Women are receiving, and actively interpreting, contradictory information about the risks of drinking alcohol while pregnant from a number of sources, according to a new study.
The qualitative research, Conversations about alcohol and pregnancy, was funded by the Foundation for Alcohol Research and Education (FARE) and undertaken by the University of Canberra’s News and Media Research Centre.
Report authors Dr Kate Holland and Associate Professor Kerry McCallum presented their findings at the ACT Legislative Assembly on 12 August, coinciding with the launch of FARE’s Women Want to Know campaign in the ACT region.
Conversations about alcohol and pregnancy examines how the Australian media portray alcohol and pregnancy and how women in turn, respond and interpret that information.
The study included a textual analysis of news reports along with interviews and focus groups with women based in Canberra who were pregnant, had young children or were planning a pregnancy.
Our findings are situated in the context of: the 2009 National Health and Medical Research Council Guidelines, increasing concern about Fetal Alcohol Spectrum Disorders (FASD), concern that some women continue to drink during pregnancy, increasing media attention on women’s drinking, ideas of good and bad mothers, risk as a dominant discourse surrounding pregnancy and motherhood, media as a source of public understanding of alcohol risks and policies, and variable information and advice available to women about the risks of drinking alcohol during pregnancy.
In the first part of the study we analysed reporting about alcohol and pregnancy from print newspapers, online, television news reports, and pregnancy and parenting websites.
News stories tended to emphasise a particular aspect of the story, and five frames characterised media coverage about alcohol and pregnancy in Australia: ‘contested evidence and advice’, ‘FASD crisis’, ‘blame risk-taking mothers’, ‘women’s rights’, and ‘community responsibility’.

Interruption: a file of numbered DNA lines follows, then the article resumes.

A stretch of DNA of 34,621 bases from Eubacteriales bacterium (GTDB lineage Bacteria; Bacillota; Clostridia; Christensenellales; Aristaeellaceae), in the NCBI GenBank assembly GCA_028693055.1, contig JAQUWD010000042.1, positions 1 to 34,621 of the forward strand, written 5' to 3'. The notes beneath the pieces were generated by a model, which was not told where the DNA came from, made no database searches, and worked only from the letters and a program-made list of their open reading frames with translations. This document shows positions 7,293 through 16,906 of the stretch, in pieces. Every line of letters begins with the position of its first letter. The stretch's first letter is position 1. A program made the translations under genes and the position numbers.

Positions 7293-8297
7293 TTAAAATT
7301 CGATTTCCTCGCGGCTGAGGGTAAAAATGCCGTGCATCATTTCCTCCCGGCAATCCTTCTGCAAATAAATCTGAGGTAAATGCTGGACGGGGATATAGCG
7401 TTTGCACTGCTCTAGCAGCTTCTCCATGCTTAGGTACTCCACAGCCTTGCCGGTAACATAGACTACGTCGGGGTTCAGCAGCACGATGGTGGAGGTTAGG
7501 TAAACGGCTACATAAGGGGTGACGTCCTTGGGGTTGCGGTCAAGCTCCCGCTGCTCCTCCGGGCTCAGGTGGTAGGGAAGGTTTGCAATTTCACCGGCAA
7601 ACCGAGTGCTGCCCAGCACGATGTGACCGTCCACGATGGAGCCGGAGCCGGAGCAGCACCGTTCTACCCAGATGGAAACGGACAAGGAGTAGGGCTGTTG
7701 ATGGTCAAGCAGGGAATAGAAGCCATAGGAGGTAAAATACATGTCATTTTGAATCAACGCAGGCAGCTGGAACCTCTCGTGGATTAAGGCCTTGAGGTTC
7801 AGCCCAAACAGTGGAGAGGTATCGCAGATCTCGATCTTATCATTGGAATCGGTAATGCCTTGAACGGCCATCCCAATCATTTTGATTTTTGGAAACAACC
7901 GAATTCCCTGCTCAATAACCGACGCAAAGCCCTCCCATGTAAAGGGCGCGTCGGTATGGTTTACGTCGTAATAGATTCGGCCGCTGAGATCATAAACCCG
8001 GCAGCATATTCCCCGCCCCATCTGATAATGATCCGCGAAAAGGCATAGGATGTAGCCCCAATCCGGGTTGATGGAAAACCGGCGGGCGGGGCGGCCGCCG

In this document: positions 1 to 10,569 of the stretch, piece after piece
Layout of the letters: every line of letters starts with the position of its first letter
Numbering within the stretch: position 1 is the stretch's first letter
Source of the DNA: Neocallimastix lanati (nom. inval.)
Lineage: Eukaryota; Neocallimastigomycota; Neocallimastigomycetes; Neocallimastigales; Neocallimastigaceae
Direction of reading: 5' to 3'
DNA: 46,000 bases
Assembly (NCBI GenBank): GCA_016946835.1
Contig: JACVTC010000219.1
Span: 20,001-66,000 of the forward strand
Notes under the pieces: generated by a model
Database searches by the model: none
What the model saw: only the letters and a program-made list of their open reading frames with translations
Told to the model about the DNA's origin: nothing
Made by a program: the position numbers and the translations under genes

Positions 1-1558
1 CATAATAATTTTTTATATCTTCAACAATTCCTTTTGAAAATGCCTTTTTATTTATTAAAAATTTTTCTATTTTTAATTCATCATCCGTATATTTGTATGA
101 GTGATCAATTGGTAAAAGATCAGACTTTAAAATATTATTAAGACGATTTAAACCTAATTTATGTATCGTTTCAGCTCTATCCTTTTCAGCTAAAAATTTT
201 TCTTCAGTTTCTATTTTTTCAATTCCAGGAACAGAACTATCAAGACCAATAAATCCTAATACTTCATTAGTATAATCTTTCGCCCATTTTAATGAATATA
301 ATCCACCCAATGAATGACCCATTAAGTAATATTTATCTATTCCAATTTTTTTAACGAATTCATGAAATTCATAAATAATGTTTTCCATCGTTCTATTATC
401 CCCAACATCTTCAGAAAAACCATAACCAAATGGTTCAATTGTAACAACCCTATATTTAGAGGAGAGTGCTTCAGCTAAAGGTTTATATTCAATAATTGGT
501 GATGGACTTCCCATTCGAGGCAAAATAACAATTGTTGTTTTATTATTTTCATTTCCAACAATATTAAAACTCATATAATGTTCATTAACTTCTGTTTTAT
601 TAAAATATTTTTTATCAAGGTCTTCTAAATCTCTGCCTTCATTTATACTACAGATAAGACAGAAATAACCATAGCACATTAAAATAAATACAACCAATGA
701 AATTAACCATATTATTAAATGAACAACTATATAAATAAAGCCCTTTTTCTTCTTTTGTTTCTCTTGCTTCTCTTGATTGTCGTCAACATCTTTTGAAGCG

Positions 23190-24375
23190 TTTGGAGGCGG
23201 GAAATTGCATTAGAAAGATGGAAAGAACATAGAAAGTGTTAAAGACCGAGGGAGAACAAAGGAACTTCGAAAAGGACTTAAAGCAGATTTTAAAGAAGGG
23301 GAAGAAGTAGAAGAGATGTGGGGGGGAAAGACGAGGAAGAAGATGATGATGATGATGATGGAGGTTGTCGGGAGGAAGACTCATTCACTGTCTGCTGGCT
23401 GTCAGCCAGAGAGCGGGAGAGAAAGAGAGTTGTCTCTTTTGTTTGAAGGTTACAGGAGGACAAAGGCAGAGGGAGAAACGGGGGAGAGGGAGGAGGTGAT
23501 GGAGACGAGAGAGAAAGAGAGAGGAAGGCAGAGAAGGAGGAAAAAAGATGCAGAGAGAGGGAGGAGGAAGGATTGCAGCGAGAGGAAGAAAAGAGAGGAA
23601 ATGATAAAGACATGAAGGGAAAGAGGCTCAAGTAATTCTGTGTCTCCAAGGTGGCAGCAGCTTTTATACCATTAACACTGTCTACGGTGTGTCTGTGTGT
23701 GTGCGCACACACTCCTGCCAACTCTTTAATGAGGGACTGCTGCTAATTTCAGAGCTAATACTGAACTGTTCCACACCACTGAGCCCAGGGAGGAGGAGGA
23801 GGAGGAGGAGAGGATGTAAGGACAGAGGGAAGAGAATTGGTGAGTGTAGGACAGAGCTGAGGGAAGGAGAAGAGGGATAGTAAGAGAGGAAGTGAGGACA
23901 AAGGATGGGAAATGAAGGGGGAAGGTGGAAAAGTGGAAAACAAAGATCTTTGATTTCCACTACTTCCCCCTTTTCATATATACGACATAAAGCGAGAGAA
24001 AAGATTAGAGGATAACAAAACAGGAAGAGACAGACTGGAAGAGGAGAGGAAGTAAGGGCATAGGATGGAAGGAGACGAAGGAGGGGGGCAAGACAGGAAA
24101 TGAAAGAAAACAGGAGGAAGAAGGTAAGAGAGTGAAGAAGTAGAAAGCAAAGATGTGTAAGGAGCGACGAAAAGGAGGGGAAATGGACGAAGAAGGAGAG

Media contribute to the confusion around the issue, with the dominant frame through which journalists reported on this subject being ‘contested evidence and advice’.
Of the 110 news items analysed, only 44 stories mentioned that women are currently advised not to drink, and of those only 20 mentioned the Australian alcohol guidelines specifically.
Some of the themes that emerged from the second part of the study, through interviews and focus groups with Canberra women, included that drinking before realising one was pregnant is quite common, and that evidence regarding the effects of a small amount of alcohol is contested. Uncertainty leads some women to adopt the ‘better safe than sorry’ approach, however some other women did not rule out alcohol completely.
We observed that many of the same frames employed by journalist reporting, such as the contested evidence frame, also featured in women’s conversations. For example:
“I don’t think these news articles help get the message across that you shouldn’t really have any alcohol while pregnant. In fact, to me they reinforce the opposite: that if you’re not an alcoholic then it’s okay.”
“I couldn’t find a definitive answer. Can you have a glass of wine when pregnant or can’t you?”
“I didn’t think that I loved wine that much that I would take the risk”
“I’m still really confused about the levels.”
“I want to do everything I possibly can to look after this little person… I thought that I was going to struggle giving up alcohol but it was the easiest thing in the world. It was an absolute non-issue.”
It was clear from our research that women actively interpret public health guidelines and media reporting using their own situated knowledge, and that this is a vital part of the public conversation about alcohol and pregnancy.